Spice Jewelry. Spices are used by cooks to add flavor and aroma to foods. No one pays much attention to their appearance. But some spices are attractive and can be used as beads in unusual necklaces or bracelets with a nice smell. First we will consider cloves, which are dried flower-buds grown in places like Zanzibar and Sumatra. The aromatic oil of cloves is called eugenol (C10H12O2 ). Another good one is allspice, which is the aromatic dried berry of the pimento. This also contains eugenol, and is grown in places like the Indies and South America. Soak whole cloves (these are round) and allspice (this is flute-shaped) in water for a day or two until they are soft. Using a needle threaded with nylon thread or even dental floss, pierce the spices and run them onto the thread in your own designed pattern. The allspice can be pierced either lengthwise (down the middle of the long axis) or crosswise (to give a tooth-like appearance). When completed, the spices will dry back to their original shapes and will be held firmly on the thread.
Submitted by Kathleen A. Carrado, Chair
Elementary Education Committee
Reference: Don Herbert, Mr. Wizard's Supermarket Science Random House (NY) 1980, p. 22-25.

Leak Busters

Kids, today we'll prove that helium leaks out from regular balloons and what can be done to stop it. Did you ever buy a balloon bouquet for someone? You probably know that you can't just make one yourself, because balloons filled with normal air don't float like the ones with helium do. And you may have already learned that this works because helium gas is lighter, or less dense, than the gases in regular air (nitrogen and oxygen). So you have to buy balloons filled with helium. But the gift shops now know certain tricks. Leaking helium molecules were a real problem for people who deliver balloon bouquets to parties. Their customers used to often complain that the helium balloons drooped within a day, or even overnight.

You can prove that this droopiness is due to a gas leak by doing the following test. Get a regular balloon, a bottle of vanilla extract (or almond or orange), and a glass of water. Pour two capfuls of the vanilla into the balloon and then blow it up with air and tie it. Set the balloon on the glass so that the knot is under water. Leave this set-up overnight in a confined space, such as a closed bathroom or closet. Your nose should then help you solve the mystery. A balloon's surface has lots of tiny holes that can be seen only with powerful magnifiers, and vanilla molecules are small enough to eventually leak through this surface. Helium molecules are much smaller than air or vanilla molecules, and so they leak out even faster.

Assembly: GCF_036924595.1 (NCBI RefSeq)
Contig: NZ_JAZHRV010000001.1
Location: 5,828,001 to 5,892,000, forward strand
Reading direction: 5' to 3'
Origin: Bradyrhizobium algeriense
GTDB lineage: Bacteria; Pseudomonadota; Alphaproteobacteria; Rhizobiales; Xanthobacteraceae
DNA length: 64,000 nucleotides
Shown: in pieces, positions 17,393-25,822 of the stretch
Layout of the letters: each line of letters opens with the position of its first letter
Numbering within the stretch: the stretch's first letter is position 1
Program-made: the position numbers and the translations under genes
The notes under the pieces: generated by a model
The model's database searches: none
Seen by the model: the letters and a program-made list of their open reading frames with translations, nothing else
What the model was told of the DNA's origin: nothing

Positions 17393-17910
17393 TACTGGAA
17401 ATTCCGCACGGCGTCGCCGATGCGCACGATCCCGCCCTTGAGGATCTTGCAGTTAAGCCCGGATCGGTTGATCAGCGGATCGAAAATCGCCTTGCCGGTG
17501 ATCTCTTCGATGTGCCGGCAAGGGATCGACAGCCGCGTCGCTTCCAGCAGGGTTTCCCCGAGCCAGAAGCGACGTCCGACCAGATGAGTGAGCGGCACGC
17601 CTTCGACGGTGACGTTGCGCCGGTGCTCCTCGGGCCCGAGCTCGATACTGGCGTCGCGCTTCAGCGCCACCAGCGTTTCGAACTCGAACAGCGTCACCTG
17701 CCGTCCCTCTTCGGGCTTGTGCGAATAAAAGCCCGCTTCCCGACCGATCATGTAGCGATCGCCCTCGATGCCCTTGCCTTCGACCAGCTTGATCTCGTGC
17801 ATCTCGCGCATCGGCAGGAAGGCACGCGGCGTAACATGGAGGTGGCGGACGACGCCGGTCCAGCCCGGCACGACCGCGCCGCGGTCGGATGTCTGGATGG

What can be done to slow this leakage and make the balloons last longer? A chemist (a "leak buster") invented a chemical called Hi-Float® to slow down the leaks. Hi-Float® coats the inside of balloons with a special stretchy film with very small holes. It makes it harder for the helium molecules to leak through the walls of the balloons. Some will float for as long as 15 days! Now in gift shops they will often ask you if you want Hi-Float® used in your balloons. The shiny foil balloons made from Mylar® are also leak busters. Their surface has virtually no holes at all so they can stay filled for several weeks.
Submitted by Kathleen A. Carrado, Chair of the Elementary Education Committee
Reference: WonderScience (American Chemical Society), November 1986.

The Art of Bleaching

Kids, people use liquid laundry bleach to remove unwanted color, in other words stains, from clothes. This bleach is a 5% solution of sodium hypochlorite in water. It also removes color from other materials and we will use this today to produce some interesting effects. First of all though, you must do this with an adult partner because of the care that must be taken when handling bleach. So get your adult partner, a bottle of laundry bleach, colored construction paper, spoons, brushes, cotton swabs, steel wool, and drinking glasses.

The colors of construction paper quickly disappear with the application of bleach. The trick is to apply and spread bleach in a manner that will result in an artistic pattern. Pour a small amount of bleach into a glass, and then experiment with different applicators, such as a spoon, brush, and cotton swab. Spread the bleach around on the paper by folding, tilting, and blowing through a straw. A little bit of bleach goes a long way, and you'll be able to see the patterns almost immediately. Let your work of art dry before hanging it up for all to see.

In this case the bleaching action can also be called an "oxidizing" reaction. You can prove that oxygen is made from bleach by putting two small balls of steel wool (of the same size) into two different glasses. Cover them with equal amounts of water. Add a tablespoon of vinegar to each glass, and then to just one of them also add a tablespoon of bleach. After about half an hour the steel wool without bleach should be unchanged, but the ball with the bleach should be very rusty. Rust is iron (from the steel wool) that has combined with oxygen in the presence of water. While iron rusts easily, it happens very quickly here because the bleach is producing so much oxygen!

[SAFETY NOTES: Do not leave children unattended while working with bleach. Do not let the bleach come into contact with skin or eyes; if it does flush immediately with large amounts of water. Thoroughly clean or dispose of all materials that came in contact with bleach.]
Submitted by Kathleen A. Carrado, Chair of the Elementary Education Committee
Reference: Mr. Wizard's Supermarket Science, by Don Herbert, Random House: NY, 1980, pg. 45.